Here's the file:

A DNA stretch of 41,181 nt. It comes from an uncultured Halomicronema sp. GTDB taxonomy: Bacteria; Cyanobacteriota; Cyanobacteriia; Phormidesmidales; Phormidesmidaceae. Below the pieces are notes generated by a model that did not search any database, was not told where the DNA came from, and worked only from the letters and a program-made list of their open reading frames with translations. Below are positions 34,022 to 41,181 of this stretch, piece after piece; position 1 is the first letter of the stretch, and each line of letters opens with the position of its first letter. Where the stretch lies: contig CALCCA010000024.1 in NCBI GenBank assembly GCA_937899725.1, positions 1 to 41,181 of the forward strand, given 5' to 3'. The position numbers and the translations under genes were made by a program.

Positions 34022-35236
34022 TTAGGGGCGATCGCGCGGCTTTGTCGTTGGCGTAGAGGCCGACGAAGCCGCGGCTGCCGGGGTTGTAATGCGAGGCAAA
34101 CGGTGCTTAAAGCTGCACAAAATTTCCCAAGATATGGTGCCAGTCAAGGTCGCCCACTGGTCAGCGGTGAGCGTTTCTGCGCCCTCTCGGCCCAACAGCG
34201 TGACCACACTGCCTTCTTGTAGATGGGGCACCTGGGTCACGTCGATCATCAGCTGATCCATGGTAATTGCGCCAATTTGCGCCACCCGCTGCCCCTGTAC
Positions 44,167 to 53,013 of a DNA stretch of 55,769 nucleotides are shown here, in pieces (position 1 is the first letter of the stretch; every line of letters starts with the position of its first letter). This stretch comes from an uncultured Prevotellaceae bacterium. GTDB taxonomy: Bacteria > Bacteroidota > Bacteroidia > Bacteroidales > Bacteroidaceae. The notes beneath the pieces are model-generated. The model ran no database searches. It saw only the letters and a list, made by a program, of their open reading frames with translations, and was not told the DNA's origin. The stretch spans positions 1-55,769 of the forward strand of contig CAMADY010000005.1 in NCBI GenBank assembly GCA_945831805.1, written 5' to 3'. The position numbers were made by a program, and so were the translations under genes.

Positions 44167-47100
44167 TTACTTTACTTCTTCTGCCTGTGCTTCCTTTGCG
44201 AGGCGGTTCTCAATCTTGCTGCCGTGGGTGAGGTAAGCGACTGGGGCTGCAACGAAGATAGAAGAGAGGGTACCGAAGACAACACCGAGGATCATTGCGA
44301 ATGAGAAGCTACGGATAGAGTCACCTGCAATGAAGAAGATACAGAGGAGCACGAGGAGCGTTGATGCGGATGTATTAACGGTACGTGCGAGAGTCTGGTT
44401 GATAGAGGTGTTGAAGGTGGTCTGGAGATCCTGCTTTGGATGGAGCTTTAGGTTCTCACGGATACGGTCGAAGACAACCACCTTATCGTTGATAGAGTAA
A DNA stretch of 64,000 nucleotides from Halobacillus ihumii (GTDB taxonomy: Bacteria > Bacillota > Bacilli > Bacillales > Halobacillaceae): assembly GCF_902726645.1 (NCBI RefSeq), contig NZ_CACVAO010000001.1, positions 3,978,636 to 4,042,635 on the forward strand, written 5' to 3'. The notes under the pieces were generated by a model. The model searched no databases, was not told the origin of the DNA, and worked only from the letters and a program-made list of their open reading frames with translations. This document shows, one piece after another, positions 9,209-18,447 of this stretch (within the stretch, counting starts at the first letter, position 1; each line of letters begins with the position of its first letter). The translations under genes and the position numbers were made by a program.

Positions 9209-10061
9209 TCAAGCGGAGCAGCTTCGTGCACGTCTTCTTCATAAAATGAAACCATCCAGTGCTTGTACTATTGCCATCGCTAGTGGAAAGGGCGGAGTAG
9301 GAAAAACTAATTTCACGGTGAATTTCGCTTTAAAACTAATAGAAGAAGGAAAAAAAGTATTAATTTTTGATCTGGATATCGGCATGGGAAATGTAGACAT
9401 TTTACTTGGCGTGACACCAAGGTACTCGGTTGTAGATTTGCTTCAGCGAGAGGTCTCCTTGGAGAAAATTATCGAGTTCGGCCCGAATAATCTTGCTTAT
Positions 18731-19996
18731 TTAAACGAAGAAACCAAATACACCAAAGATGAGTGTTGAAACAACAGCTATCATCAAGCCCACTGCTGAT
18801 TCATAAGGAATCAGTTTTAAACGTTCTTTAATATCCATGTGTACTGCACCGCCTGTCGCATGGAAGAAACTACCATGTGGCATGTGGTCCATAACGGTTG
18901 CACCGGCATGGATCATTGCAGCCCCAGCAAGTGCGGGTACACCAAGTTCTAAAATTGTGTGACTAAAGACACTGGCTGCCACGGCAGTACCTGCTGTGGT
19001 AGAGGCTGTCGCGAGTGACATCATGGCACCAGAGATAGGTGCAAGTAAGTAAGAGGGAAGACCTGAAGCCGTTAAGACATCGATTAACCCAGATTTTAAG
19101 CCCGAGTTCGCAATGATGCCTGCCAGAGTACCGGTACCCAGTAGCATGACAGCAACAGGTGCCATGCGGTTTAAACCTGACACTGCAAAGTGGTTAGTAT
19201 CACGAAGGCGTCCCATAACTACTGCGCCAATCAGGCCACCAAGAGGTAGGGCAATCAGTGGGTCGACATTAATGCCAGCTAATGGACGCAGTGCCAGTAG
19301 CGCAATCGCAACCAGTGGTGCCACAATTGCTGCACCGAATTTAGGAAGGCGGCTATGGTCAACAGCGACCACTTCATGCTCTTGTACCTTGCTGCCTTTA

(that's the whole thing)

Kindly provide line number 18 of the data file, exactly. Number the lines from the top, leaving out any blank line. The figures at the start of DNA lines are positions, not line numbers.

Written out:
18731 TTAAACGAAGAAACCAAATACACCAAAGATGAGTGTTGAAACAACAGCTATCATCAAGCCCACTGCTGAT